Don't-Miss Security Stories
IBM may be the fastest-growing vendor in the worldwide security software market, but it's also the owner of the world's largest source of spam.
A recently detected distributed denial-of-service (DDoS) attack was launched from 900 compromised CCTV cameras that were hijacked by hackers.
Researchers from Boston University said on Wednesday they've found several flaws in NTP that could undermine encrypted communications and even jam up bitcoin transactions.
Microsoft has started a three-month bug bounty program for two tools that are part of Visual Studio 2015.
Synack, a security company uses crowdsourcing for penetration testing, has built an intelligence platform that it says will narrow down weak points in a company's network.
Mozilla is considering banning digital certificates signed with the SHA-1 algorithm in July 2016.
Oracle fixed a vulnerability in Java that a Russian cyberespionage group used to launch stealthy exploits against NATO member countries earlier this year.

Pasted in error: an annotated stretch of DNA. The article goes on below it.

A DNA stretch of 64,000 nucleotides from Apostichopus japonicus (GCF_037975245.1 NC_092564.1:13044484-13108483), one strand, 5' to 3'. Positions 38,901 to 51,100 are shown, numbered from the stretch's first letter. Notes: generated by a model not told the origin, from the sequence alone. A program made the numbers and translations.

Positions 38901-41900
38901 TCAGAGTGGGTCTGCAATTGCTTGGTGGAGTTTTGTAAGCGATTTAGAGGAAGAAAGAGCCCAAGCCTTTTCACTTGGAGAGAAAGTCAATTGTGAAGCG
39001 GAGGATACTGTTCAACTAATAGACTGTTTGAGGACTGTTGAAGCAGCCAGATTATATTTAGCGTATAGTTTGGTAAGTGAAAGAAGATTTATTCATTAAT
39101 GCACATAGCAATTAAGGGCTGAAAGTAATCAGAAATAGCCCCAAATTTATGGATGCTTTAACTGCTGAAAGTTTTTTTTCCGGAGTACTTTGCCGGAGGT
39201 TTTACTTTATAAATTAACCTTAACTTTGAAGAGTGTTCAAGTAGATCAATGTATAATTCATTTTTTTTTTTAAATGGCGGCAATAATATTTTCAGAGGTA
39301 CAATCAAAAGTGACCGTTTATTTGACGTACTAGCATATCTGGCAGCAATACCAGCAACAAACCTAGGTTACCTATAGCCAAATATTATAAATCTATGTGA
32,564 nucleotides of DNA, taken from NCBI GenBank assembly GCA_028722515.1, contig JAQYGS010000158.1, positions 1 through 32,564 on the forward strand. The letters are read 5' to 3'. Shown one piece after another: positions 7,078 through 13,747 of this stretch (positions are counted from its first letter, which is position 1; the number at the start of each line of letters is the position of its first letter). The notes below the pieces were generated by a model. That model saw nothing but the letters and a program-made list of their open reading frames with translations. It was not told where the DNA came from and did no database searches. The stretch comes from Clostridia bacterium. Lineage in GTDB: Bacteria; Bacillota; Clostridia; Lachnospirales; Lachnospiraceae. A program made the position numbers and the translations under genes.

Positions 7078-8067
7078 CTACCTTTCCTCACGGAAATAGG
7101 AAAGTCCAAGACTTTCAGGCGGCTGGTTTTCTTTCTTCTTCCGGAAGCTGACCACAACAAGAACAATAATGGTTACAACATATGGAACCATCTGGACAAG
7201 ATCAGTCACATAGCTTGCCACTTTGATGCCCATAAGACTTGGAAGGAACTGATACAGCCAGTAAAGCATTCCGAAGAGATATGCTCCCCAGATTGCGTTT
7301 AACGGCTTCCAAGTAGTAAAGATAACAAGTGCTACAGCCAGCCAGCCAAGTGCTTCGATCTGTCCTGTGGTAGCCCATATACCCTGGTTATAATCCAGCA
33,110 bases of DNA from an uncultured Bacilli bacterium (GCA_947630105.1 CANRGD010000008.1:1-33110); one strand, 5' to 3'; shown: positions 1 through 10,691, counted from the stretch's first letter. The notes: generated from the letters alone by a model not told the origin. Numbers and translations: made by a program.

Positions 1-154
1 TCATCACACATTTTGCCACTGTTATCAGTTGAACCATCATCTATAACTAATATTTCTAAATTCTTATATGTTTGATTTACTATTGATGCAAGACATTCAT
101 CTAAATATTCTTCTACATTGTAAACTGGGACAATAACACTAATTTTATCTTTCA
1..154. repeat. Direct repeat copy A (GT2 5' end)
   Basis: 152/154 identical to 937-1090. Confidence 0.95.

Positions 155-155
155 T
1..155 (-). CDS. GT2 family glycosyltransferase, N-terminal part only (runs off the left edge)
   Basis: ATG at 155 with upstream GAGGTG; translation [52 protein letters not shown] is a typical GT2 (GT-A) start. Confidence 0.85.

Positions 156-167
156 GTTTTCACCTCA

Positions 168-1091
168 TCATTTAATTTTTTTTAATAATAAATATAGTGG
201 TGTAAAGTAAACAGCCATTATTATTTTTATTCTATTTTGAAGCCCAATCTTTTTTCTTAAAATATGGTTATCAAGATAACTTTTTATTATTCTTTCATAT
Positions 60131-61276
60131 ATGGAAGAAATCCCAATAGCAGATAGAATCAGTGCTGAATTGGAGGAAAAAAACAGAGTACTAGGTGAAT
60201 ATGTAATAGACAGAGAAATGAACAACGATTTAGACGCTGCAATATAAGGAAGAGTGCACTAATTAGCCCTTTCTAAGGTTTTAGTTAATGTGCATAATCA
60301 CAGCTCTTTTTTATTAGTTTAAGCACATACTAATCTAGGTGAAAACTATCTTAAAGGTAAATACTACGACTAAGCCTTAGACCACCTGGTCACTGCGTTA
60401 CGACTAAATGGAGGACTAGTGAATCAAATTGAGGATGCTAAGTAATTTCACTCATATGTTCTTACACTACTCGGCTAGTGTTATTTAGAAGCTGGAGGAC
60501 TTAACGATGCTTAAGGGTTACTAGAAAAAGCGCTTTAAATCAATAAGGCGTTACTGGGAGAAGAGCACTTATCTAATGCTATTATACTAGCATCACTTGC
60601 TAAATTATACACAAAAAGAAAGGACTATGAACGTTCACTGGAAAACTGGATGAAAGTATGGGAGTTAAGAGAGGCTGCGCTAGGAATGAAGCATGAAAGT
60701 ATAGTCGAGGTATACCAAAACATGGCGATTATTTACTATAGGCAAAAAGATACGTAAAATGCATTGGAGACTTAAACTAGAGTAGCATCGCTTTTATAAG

Google and Yahoo are expanding their use of a successful system used to detect spam.
The hardware-based encryption built into popular Western Digital external hard disk drives has flaws that could allow attackers to recover data without knowing the user password.
Magento said Tuesday there does not appear to be a new vulnerability in its e-commerce platform that is causing some websites to become infected with the Neutrino exploit kit.
Google will require Android devices capable of decent cryptographic performance to enable full-disk encryption by default in order to be declared compatible with Android 6.0.
Ireland's Data Protection Commissioner has agreed to investigate a complaint alleging that Facebook gave U.S. intelligence agencies bulk access to its users' personal data.
Cyber insurance premiums could prove a big driver of Internet of Things standards as insurers look for strong, widely used tools to protect against data breaches, IoT experts say.
In the 1960s and 70s, technically savvy enthusiasts sought to game telecommunications systems to make free calls, keeping telecom engineers on their toes.
This malicious browser looks and acts just like Chrome--except for all the pop-up ads, system file hijacking, and activity monitoring.